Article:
This article has been revised to reflect the following correction: Data error.

SIOUX FALLS, S.D. (KELO) — Senate Bill 46, an act that bans transgender girls from participating in women’s sports in South Dakota, was signed into law by Governor Kristi Noem on Thursday, February 3.

Opponents of the new law have spoken out against the measure, calling it an attack on children who are among the most vulnerable members of our society.

Susan Williams is the executive director of The Transformation Project, a non-profit agency working to support the transgender community in South Dakota. She cites a 2019 survey by the South Dakota Public Health Association, which found that in South Dakota 56% of transgender persons surveyed had suicidal ideation and that 50% had attempted suicide.

“It’s an extremely high number,” said Williams of the percentage of trans children who attempt suicide. “Even higher than the national rate.”

Williams says that bills such as SB 46 and HB 1005, which would prohibit trans students from using bathrooms that correspond with their gender identity, have an impact on the mental health of transgender children.

“Each year during our legislative session, we do see poor mental health outcomes for these kids,” said Williams. “We see an increase in bullying — many kids are really suffering right now. They’re feeling attacked; they feel like they’re not welcome in their own home state.”

Erik Muckey, executive director of Lost & Found, a comprehensive suicide prevention organization says that it is ‘highly likely’ that bills such as SB 64 and HB 1005 will lead to higher rates of attempted suicide in trans youth.

A key issue for many dealing with suicide ideation that Muckey points out is issues with figuring out their identity. This is especially prevalent in transgender children.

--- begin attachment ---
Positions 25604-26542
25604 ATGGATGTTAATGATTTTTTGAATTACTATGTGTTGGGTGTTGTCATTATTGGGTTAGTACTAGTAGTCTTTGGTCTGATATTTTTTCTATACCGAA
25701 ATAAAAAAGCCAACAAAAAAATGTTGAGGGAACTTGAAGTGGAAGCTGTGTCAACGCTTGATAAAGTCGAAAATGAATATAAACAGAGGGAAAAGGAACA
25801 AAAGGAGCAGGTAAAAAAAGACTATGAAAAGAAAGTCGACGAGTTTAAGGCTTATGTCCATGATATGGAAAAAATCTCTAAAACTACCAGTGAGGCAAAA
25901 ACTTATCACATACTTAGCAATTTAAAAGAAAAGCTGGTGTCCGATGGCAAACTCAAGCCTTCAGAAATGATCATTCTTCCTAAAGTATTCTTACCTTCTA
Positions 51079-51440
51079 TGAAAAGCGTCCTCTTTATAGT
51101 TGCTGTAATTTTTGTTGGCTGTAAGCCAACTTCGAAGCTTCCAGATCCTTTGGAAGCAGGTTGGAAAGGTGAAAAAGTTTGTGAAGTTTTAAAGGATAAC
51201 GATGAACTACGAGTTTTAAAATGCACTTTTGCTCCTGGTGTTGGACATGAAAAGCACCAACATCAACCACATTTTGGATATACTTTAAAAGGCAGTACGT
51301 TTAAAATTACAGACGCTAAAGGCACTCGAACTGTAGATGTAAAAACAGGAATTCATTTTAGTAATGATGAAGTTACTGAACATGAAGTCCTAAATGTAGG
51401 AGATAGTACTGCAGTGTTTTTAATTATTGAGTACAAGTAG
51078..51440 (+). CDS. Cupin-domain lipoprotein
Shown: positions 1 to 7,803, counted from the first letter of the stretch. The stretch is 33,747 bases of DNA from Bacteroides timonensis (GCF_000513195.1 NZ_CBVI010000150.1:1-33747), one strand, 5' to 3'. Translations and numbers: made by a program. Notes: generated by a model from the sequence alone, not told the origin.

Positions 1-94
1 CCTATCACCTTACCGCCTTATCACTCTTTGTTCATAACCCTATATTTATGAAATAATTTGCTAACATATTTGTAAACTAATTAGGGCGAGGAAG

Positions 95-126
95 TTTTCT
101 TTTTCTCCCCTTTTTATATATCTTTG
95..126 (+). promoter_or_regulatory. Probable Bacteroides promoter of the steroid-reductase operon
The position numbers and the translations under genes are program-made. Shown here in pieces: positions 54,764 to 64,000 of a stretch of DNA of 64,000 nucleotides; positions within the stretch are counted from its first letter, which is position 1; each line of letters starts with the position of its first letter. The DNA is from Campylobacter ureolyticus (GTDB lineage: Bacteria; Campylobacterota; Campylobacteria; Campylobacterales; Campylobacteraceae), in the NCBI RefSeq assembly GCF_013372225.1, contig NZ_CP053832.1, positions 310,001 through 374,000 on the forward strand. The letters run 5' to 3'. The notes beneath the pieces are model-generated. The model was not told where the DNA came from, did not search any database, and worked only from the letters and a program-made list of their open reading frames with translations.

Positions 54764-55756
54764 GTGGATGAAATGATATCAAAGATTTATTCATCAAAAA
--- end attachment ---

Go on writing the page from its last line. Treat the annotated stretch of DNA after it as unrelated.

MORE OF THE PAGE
Williams highlights the way this issue can affect trans children. “When you’re not able to live as your authentic self, you often do develop mental health issues,” she said. “You’re suffering from the trauma inside, of not being able to be who you really are.”

Williams has seen the impact that a law such as SB 46 has on children, recounting an interaction she had recently had.

“One mom reached out to us who has a transgender girl who wanted to play sports next year in 7th grade — she wanted to play basketball and volleyball — the mom had just been crying for the whole afternoon when this bill was passed,” said Williams. “We see a lot of discouragement.”

This story highlights a real consequence of this new law. “For a trans girl who was wanting to play volleyball, or another sport that there are only girls teams, she’s out of luck,” Williams said.

To parents of transgender children, who may be wondering what to do and how to support their child in light of legislation such as SB 64, Williams says to reach out to The Transformation Project.

“We’ve got support groups; we’ve got connection groups — we will do whatever we can to make sure that you have the support that you need,” Williams said.

To transgender children in South Dakota, Williams also has a message.

“We’re here for you, we love you, we will fight for you and we will try to make sure these things don’t happen again,” Williams said.

“The fact that these bills keep coming back year after year is exhausting for transgender individuals,” said Williams. “This needs to stop.”

Williams calls for legislators to stop bringing anti-trans legislation. “Focus on things that matter in South Dakota — focus on problems that really do exist. Transgender people are not problems.”

Advocacy groups and resources for transgender South Dakotans:

Support hotlines:

  • The Helpline Center: 211
  • The Trevor Project: 1-866-488-7386
  • Trans Lifeline: 1-877-565-8860
  • National Suicide Prevention Lifeline: 1-800-273-8255